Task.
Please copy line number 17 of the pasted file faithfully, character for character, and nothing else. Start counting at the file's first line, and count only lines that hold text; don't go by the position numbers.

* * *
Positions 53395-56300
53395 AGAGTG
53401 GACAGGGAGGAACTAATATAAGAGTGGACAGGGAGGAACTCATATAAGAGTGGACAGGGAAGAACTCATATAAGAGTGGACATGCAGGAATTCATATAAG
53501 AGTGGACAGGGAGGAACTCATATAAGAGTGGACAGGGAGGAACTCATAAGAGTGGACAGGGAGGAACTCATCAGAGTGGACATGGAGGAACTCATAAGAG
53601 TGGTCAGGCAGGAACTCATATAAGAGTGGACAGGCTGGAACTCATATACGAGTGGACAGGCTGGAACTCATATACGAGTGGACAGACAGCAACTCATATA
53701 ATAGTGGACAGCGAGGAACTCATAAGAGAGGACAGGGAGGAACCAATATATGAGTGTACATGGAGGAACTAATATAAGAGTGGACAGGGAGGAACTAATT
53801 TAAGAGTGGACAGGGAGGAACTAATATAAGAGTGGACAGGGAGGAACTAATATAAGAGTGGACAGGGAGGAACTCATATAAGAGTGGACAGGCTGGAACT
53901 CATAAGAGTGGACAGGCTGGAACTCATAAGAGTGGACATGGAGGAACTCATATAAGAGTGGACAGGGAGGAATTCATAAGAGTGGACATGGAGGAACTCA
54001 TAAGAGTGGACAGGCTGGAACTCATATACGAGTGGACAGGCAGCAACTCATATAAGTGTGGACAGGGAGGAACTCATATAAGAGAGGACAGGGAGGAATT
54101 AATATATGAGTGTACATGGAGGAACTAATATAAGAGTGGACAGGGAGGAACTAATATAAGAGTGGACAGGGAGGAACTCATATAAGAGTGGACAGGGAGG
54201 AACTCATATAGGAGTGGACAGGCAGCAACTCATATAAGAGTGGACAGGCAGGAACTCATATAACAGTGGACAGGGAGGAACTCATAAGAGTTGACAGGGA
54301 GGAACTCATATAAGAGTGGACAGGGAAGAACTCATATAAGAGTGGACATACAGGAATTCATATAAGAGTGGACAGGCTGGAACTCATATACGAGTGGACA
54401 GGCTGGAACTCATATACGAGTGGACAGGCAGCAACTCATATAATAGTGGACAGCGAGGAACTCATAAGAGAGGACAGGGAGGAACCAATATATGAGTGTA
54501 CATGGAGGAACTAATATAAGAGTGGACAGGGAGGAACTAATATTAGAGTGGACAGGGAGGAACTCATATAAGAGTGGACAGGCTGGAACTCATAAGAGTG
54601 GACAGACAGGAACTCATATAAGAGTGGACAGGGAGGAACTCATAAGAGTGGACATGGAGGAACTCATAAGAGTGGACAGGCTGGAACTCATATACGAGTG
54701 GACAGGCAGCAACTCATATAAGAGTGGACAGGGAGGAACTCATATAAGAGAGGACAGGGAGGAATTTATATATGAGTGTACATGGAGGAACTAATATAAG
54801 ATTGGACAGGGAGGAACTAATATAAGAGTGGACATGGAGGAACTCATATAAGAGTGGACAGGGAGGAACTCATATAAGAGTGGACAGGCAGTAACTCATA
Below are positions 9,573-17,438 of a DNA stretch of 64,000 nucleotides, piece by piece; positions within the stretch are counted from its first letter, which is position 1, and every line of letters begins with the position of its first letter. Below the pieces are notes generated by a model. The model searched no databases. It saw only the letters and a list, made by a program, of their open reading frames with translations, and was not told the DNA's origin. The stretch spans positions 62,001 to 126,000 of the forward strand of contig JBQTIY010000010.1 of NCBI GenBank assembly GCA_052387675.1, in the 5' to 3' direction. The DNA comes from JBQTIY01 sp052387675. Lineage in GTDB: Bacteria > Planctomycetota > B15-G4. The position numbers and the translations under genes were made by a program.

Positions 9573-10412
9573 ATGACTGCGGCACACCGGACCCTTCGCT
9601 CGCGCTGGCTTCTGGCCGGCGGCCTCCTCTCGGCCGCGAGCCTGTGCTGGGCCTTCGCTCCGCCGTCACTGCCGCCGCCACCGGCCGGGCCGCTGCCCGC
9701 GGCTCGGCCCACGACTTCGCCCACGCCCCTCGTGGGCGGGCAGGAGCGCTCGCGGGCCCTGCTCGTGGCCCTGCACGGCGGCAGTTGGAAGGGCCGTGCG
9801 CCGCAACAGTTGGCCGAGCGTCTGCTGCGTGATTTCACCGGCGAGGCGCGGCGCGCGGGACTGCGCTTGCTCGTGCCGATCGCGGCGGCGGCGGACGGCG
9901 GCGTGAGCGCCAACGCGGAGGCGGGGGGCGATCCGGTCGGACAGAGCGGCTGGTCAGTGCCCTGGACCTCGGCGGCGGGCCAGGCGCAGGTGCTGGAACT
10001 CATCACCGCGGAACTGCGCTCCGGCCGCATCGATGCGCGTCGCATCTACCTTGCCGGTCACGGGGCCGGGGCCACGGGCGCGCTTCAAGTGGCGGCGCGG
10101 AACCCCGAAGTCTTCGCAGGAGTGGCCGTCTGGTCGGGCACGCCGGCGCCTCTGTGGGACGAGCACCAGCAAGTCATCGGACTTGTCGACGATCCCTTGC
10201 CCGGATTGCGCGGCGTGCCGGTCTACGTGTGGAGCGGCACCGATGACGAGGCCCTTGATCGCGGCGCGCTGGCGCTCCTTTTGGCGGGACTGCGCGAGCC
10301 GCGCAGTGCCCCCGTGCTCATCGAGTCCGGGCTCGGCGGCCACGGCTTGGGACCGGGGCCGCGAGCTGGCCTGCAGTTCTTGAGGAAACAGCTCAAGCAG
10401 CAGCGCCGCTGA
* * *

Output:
54801 ATTGGACAGGGAGGAACTAATATAAGAGTGGACATGGAGGAACTCATATAAGAGTGGACAGGGAGGAACTCATATAAGAGTGGACAGGCAGTAACTCATA